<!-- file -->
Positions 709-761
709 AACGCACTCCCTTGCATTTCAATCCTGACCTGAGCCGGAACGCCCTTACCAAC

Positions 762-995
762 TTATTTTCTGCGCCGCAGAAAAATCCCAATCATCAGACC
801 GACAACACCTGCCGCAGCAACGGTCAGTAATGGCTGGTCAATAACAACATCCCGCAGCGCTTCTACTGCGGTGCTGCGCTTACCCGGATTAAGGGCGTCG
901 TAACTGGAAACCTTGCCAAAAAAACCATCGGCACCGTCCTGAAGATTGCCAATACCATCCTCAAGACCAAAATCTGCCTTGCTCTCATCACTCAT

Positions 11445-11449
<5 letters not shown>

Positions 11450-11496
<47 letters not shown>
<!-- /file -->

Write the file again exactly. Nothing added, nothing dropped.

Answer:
Positions 709-761
709 AACGCACTCCCTTGCATTTCAATCCTGACCTGAGCCGGAACGCCCTTACCAAC

Positions 762-995
762 TTATTTTCTGCGCCGCAGAAAAATCCCAATCATCAGACC
801 GACAACACCTGCCGCAGCAACGGTCAGTAATGGCTGGTCAATAACAACATCCCGCAGCGCTTCTACTGCGGTGCTGCGCTTACCCGGATTAAGGGCGTCG
901 TAACTGGAAACCTTGCCAAAAAAACCATCGGCACCGTCCTGAAGATTGCCAATACCATCCTCAAGACCAAAATCTGCCTTGCTCTCATCACTCAT

Positions 11445-11449
<5 letters not shown>

Positions 11450-11496
<47 letters not shown>